The sheer size of SUE the T. rex is something Dr. Andrew Gangidine said is hard to be reflected in photos.

The sheer size of SUE the T. rex is something Dr. Andrew Gangidine said is hard to be reflected in photos.

Photo provided by The Field Museum

Meet SUE the T. rex at the Cranbrook Institute of Science

By: Mary Genson | Birmingham-Bloomfield Eagle | Published October 26, 2022

 SUE is the most complete and best-preserved T. rex ever discovered.

SUE is the most complete and best-preserved T. rex ever discovered.

Photo provided by The Field Museum


BLOOMFIELD HILLS — Get to know SUE, the most complete and best-preserved Tyrannosaurus rex ever discovered, at the Cranbrook Institute of Science.

“SUE: The T. rex Experience” will be on display until April 30. The traveling exhibit was organized by the Field Museum of Natural History in Chicago, where SUE’s actual fossils are on permanent display.

In 1990, a group from the Black Hills Institute was conducting field work in South Dakota. After finding some fossils, they were getting ready to wrap up their field season.

The group happened to get a flat tire as they were leaving, so, American explorer and fossil collector Sue Hendrickson decided to stay behind and keep looking around while the rest of the group went into town to fix the truck.

As Hendrickson was exploring some nearby cliffs, she ended up unearthing what is one of the largest and most complete T. rex fossils ever discovered.

SUE dates back about 67 million years.

Cranbrook Institute of Science will display a fully articulated SUE cast with added gastralia and a full-size, fleshed-out replica of SUE.

Dr. Andrew Gangidine, the institute’s curator of earth and space sciences, said, “For me, the coolest thing about the exhibit that is honestly hard to capture in either text, audio and even people taking promotional photos that we have been putting out is just the sheer size of SUE.”

The cast of SUE’s skeleton is about 40 feet from snout to tail, and 13 feet high at the hip.

While this exhibit is expected to resonate with school groups, it is designed to capture the attention of all ages.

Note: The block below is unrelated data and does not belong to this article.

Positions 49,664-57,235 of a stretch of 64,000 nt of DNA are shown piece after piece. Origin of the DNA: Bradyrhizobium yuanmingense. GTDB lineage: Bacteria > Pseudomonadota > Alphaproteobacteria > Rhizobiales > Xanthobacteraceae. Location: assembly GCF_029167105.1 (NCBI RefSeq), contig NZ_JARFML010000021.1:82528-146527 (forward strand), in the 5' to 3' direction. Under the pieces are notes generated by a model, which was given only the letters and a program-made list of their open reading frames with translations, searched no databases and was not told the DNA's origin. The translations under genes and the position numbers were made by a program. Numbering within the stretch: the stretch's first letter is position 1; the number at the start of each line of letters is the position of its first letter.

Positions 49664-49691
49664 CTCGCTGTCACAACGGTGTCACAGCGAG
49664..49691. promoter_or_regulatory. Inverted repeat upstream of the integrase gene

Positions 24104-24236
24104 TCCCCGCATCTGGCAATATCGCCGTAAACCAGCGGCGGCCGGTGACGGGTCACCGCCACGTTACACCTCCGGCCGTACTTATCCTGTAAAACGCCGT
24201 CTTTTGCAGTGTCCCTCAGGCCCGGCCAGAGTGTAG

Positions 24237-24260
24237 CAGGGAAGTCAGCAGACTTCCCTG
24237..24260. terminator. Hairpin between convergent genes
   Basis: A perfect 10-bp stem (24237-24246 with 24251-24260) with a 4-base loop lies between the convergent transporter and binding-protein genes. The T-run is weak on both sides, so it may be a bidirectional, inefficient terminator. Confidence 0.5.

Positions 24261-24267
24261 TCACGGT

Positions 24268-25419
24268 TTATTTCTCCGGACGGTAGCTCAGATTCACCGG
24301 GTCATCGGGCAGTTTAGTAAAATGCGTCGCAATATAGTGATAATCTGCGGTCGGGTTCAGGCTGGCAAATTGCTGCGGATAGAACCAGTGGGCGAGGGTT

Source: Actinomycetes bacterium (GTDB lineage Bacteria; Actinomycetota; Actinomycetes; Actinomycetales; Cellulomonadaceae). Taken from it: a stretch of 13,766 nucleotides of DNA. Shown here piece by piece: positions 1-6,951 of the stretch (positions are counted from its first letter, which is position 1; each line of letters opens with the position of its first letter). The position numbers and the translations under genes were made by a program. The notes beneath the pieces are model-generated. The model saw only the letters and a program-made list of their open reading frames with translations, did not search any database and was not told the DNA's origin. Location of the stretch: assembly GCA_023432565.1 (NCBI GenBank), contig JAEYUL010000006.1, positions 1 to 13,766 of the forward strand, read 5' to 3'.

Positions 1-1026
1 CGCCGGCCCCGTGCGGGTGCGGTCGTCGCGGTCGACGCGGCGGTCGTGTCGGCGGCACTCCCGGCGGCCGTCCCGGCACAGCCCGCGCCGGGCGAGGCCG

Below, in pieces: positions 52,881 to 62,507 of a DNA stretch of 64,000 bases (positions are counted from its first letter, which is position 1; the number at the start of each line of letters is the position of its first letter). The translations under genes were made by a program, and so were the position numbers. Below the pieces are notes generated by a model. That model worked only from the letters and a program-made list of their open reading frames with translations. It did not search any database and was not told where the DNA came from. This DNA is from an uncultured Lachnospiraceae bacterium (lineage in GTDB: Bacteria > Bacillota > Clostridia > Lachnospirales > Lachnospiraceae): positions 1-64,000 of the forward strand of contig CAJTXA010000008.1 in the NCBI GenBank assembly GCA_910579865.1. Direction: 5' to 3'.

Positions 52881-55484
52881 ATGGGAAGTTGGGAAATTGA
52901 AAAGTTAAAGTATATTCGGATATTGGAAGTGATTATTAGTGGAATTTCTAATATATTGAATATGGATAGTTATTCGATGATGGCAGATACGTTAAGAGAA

“We all know that kids love dinosaurs, but what I am particularly excited about this exhibit is that I expect it to be something that any age will be absolutely captivated by,” Gangidine said.

The exhibit will be augmented with some of Cranbrook Institute of Science’s own fossil holdings, as well as resources that will put the SUE fossil in context for all of the visitors.

There will also be interactive elements at the exhibit, such as opportunities to learn what scientists think a T. rex’s breath smelled like, skin felt like and roar sounded like.

The exhibit will be presented in both English and Spanish, and will be a full sensory experience.

Mike Stafford, the director of the institute, emphasized that Cranbrook Institute of Science is fully reopened, and is a clean and safe venue for family outings.

“We are a safe venue where we put their (visitors’) health and wellness really at front of mind,” Stafford said.

Admission to the exhibit costs $10 for nonmember adults. Nonmembers must also pay general museum admission. It costs $9 for Institute of Science Standard Membership holders and $8 for children 2-12 and seniors over 65. The experience is free for enhanced members and children under 2 years old.

The exhibition will be open to visitors during regular museum hours.

More information about the exhibit can be found on